“It was the secrets of heaven and earth that I desired to learn; and whether it was the outward substance of things or the inner spirit of nature and the mysterious soul of man that occupied me, still my inquiries were directed to the metaphysical, or in its highest sense, the physical secrets of the world.” Frankenstein, Mary Shelley
Part of the problem with studying Gothic Literature at a graduate level, is that people often tend to meet your passionate thesis exclamations with mixed emotions. Well actually, no there’s just the fear.
When I used to work at a bookstore, I’d get parents asking for the latest popular novel in the Young Adult or Children’s Fiction section. Naturally, with the influx of tantalizing morbidity, most of those books would be tales of vampires, wolves or other things that go bump in the night. My recommendations would be treated with a shunning away (maybe running away) and sometimes an imaginary signing of the crucifix (despite the fact that underneath all my black clothes and black eyeliner I’m a deeply spiritually aware person).
Ok no serioso…I am quite spiritually inclined.
It occurred to me that Gothic Fiction (whether for kids or not) gets a bad rep. It’s seen as sinful, sexual, horrid and vulgar. All the hues of evil. Did everyone just completely miss the stories in The Pilgrim’s Progress? Shakespeare? The best way to reach awareness is to dig deep into the light and darkness. To be human is to co-exist with monsters within ourselves every day. To be a successful human is to look those monsters in the face and slay them. Pretending they’re not there should be your first sign that you’re in complete denial about what it means to live and grow, and be a better version of yourself. Most of the time, Gothic elements in literature are a means of emancipation: a reminder for the need of self-expression, freedom and rejection of the things in society that keep us chained to the numbed zombie version of ourselves, or the perceptions that one should be tame, controlled and perfect.
Then she saw that the house-door was shut and rushed up to the attic and sat there, the stupid woman, trembling all over. Then the young lady came after her and bit her too, poor fool! The next morning Cheptoun carried his wife, all bitten and wounded, down from the attic, and the next day she died. Such strange things happen in the world. One may wear fine clothes, but that does not matter; a witch is and remains a witch.” Viy, Nikolai Gogol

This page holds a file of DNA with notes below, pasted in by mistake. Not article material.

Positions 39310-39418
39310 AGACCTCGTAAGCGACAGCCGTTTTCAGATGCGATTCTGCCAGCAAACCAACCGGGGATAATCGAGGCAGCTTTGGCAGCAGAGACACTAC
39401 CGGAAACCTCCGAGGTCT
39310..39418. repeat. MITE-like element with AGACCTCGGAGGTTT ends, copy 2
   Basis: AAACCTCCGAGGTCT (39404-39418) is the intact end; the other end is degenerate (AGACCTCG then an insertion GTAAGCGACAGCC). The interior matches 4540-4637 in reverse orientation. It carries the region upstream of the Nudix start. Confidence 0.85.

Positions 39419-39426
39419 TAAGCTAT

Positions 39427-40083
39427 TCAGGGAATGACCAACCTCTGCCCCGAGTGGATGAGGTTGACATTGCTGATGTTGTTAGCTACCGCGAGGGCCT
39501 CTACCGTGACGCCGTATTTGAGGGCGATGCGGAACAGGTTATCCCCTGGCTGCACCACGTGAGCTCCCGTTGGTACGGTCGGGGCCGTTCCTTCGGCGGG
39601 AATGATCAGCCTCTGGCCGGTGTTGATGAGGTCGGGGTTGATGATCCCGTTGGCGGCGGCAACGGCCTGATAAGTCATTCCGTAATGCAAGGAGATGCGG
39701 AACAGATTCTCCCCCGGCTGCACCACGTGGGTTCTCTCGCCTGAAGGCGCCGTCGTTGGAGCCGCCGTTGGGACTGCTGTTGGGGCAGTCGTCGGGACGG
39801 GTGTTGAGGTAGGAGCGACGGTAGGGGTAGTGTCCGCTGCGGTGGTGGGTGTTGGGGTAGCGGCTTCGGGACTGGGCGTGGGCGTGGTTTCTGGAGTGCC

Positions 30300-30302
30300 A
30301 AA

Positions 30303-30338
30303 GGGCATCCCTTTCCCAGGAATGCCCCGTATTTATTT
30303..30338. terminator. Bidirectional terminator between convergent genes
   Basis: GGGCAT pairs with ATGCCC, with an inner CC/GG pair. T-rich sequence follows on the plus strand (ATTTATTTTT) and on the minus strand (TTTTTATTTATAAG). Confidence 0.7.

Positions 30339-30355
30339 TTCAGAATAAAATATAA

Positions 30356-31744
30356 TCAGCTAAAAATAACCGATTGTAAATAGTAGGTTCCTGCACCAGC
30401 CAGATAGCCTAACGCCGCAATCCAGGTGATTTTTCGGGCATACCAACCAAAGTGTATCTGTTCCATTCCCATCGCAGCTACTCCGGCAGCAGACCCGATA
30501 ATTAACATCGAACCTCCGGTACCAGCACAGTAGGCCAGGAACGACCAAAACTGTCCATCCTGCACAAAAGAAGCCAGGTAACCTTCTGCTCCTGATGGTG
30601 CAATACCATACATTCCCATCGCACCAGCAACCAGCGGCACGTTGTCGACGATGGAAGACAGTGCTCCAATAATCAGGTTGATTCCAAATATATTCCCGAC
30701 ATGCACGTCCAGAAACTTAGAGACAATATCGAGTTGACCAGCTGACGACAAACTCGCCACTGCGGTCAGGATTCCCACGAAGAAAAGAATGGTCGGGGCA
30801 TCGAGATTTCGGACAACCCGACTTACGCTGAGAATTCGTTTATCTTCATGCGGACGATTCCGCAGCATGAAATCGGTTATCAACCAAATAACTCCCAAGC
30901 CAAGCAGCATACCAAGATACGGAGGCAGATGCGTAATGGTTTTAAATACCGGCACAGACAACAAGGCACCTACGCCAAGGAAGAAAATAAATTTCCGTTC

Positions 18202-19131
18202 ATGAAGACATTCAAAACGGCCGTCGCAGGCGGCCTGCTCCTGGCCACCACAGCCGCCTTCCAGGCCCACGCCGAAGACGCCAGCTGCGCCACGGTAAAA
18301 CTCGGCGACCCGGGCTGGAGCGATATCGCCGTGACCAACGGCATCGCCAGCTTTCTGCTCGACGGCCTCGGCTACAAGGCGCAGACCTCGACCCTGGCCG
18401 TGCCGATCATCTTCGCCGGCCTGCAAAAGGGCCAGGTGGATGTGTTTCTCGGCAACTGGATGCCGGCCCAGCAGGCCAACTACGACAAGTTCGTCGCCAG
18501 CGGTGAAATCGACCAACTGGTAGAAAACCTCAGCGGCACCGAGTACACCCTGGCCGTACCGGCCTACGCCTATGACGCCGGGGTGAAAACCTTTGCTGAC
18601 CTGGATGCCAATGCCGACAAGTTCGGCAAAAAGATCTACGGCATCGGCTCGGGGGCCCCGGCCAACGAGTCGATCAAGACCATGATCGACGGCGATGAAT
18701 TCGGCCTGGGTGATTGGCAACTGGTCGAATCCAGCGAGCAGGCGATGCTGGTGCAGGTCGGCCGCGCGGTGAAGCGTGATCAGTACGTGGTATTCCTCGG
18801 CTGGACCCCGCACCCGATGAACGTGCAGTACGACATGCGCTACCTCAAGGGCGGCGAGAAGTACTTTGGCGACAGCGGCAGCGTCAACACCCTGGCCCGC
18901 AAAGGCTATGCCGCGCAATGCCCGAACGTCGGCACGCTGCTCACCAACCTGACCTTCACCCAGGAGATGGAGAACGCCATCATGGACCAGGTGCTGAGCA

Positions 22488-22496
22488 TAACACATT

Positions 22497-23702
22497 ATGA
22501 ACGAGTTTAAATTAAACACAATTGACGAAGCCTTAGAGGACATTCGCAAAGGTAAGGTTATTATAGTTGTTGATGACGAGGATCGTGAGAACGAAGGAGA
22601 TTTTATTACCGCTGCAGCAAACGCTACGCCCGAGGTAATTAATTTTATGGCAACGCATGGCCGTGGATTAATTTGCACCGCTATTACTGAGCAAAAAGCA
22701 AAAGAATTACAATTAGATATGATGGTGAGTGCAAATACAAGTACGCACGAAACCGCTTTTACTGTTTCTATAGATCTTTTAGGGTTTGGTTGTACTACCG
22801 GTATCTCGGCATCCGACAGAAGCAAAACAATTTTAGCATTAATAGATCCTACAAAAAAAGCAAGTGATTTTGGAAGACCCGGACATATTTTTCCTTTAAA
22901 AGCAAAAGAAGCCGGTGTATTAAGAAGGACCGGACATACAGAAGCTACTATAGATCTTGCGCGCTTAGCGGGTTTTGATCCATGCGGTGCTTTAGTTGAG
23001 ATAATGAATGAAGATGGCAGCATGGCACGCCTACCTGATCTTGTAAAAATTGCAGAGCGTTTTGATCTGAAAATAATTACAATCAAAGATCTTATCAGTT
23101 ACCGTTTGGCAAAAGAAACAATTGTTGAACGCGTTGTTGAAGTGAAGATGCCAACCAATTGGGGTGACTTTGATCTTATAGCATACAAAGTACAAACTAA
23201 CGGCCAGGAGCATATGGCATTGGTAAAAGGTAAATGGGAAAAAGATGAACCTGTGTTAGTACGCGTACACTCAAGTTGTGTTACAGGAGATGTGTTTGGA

Anyway, I’m getting off topic here. So, I have a deep love of Mary Shelley’s Frankenstein, I find Sheridan Le Fanu’s Carmilla quite mesmerizing, Stoker’s Dracula ‘too cool for school’ and besides all the typically popular Gothic successes, I am rediscovering/ discovering the allure of Poe’s ‘macabre’, Hawthorne’s ‘Dark Romanticism’ and Gogol’s witty take on the supernatural. But try voicing this sultry and evocative interest to the world: I am aware of the hiss of ‘witch’ and ‘weirdo’ lulling about the shadows of the corridors…contrary to popular belief we Goth Lit students are just as cute and cuddly as the next freakball. So I thought I’d just go ahead and clear that up! 😉
Yes we are often melodramatic…
and maybe sometimes we like to hang out on ledges contemplating what’s for dinner…
but we’re seriously made of sugar
All that black shouldn’t fool the world from the fact that we’re one with the fun (unless of course you stand too close to us at a bar- it’s not my fault your face is bleeding from my punch dude)
one with the love
sometimes too much love
and you can be sure that we’ll always have something inspiring to add to your day :
That said, I’d like to leave you with some educational humor entitled A Brief History of Goth via Pitchfork on YouTube. Here’s hoping I cleared up any dire misconceptions regarding the plight of those of us who love sitting at campfires, eating marshmallows and scaring the crap out of you.
“…and to this hour the image of Carmilla returns to mind with ambiguous alterations–sometimes the playful, languid, beautiful girl; sometimes the writhing fiend I saw in the ruined church; and often from a reverie I have started, fancying I heard the light step of Carmilla at the drawing room door.” Carmilla, J.Sheridan Le Fanu